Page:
My favorite control project thus far as been a quad-copter control project. The project consisted of three steps. In a first step a state space model for a quad-copter had to be found. After testing the model with some simple simulations, an LQR controller based in this model was designed. Secondly a small weight disturbance was added, which was counteracted by using integrators in the controller. Finally to reach more realistic scenarios Kalman-Filtering was included in the design. The plots below show the results of a simulated test flight:
In the top left plot the red circles show checkpoints which the quad-copter had to reach as quickly as possible. The graphs below the position in x,y,z as well as control actions and the evolution of the quadcopter’s angles over time is shown. Overall it can be concluded, that the Simulink-LQR-Controller does its job.
During my Master Thesis project I re-implemented Listen, attend and Spell, an attention based speech recognition system. A key problem in speech recognition is that often it is unknown what is said when. In other words the speech signal and its transcription is unaligned. Attention based system such as the one I wrote solve this problem by computing attention weights for each input vector. A visualization of the system is given below:
The overall system consists of the two blocks shown in the image above. A listener network computes a compressed fixed length encoding of an input signal. Which is then transcribed to an output sequence by the speller. To come up with a transcription the speller has to compute attention weights such as those shown below:
The plot above reveals that the attention weights found be the network are quite similar to those assigned by a human listener. Some artifacts remain, but its must be kept in mind that TIMIT is a quite small data set. Better results have been observed when larger data sets and more that just a single 8GB graphics card are used for training.
One of the most interesting things I have encountered in linear algebra are pseudospectra and their relation to toeplitz symbol functions, as well as their associated circulant matrix eigenvalues.
Below I have included plots which illustrate this beautiful relation (click to enlarge in new tab):
Shown on the left are the Symbol functions (yellow), Toeplitz eigenvalues (blue) and circulant matrix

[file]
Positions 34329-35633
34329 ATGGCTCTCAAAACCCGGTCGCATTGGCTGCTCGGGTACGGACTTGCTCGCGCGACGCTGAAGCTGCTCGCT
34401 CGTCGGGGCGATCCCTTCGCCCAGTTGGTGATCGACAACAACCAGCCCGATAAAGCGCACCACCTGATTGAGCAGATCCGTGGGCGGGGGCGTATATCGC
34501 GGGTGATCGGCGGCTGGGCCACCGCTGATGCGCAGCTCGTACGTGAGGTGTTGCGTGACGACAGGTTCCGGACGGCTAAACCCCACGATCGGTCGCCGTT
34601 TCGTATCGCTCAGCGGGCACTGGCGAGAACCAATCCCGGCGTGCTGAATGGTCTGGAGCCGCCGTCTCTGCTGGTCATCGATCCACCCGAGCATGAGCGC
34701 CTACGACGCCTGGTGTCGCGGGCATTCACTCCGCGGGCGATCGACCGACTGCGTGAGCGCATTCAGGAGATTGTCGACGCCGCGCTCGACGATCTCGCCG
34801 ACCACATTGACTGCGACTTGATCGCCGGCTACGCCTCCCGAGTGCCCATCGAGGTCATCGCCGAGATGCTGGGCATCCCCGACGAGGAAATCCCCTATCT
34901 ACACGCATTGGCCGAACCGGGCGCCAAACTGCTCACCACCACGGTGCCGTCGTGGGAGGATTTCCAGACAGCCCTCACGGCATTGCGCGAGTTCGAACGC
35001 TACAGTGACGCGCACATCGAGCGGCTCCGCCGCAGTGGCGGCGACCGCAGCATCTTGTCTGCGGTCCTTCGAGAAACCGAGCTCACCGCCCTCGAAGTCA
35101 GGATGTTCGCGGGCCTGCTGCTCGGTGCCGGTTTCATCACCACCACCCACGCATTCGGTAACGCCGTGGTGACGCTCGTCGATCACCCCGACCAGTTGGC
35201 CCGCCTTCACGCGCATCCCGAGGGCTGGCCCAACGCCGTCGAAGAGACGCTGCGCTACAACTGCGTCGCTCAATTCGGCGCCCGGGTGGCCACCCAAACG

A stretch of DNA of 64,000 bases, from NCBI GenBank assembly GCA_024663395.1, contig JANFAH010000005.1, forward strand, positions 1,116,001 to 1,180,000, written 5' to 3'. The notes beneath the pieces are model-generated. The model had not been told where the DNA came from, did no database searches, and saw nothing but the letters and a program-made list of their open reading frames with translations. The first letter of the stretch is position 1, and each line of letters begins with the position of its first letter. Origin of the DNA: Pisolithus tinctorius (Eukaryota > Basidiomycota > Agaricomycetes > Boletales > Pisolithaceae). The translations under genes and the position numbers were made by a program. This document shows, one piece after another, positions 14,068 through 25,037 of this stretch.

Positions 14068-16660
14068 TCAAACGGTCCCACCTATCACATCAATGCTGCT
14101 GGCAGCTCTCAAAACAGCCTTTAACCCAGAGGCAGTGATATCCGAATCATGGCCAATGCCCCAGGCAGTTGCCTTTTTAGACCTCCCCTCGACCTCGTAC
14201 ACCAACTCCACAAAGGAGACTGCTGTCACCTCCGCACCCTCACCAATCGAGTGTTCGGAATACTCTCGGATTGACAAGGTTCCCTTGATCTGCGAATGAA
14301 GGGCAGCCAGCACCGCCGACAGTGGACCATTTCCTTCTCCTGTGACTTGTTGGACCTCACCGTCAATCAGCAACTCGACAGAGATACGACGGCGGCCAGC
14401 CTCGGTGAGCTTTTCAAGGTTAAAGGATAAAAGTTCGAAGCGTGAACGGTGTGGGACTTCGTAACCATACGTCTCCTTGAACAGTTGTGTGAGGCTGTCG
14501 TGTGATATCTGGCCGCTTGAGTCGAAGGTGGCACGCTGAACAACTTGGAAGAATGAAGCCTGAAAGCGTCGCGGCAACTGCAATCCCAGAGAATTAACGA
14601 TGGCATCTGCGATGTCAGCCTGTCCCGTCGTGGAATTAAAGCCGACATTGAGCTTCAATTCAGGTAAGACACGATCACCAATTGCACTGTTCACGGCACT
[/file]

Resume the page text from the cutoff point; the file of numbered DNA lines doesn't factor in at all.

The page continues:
eigenvalues (green). On the right epsilon-pseudospectra of the same matrices are shown.
One of the first equations I discretized and simulated was the wave equation using a finite difference scheme. I ended up with a simulation, which is quite pretty:
The biggest PDE project I have done so far was with the Leuven iGem-Team. We simulated the behavior of pattern forming bacteria using pure PDE and a PDE-Agent hybrid models. The pure PDE simulations have been generated by discretizing a modified Keller-Segel system of equations using a finite volume method in Matlab:
In order to take cell adhesion into account we created this hybrid model:
The international jury in Boston nominated us for the best model award, which means they saw us in the top 5 of overgrad teams in the modeling category.
Interested? Read more here: Leuven iGem 2015 wiki
Ray tracing is a fascinating algorithm used for image synthesis. I have written a rudimentary ray tracer consisting of more then 5000 lines of code.
The video below shows it render a high resolution triangle mesh representation of the Stanford dragon:
Fast implementations depend on binary trees to reduce the number of required ray triangle intersection computations. These trees are quite beautiful to look at. In a nutshell such trees are generated by splitting a bounding box which contains the object in two recursively again and again. The video below visualizes such a tree:
Please note how the outermost box shows up for high sensitivity values and the splitted sub boxes become visible as the sensitivity is reduced. When it is reduced further, the edges of the dragon become visible nicely.
The same algorithm can also be used for mathematical plotting purposes. Below you can see renderings of a Julia fractal in two and three dimensions, generated using the same ray tracing code: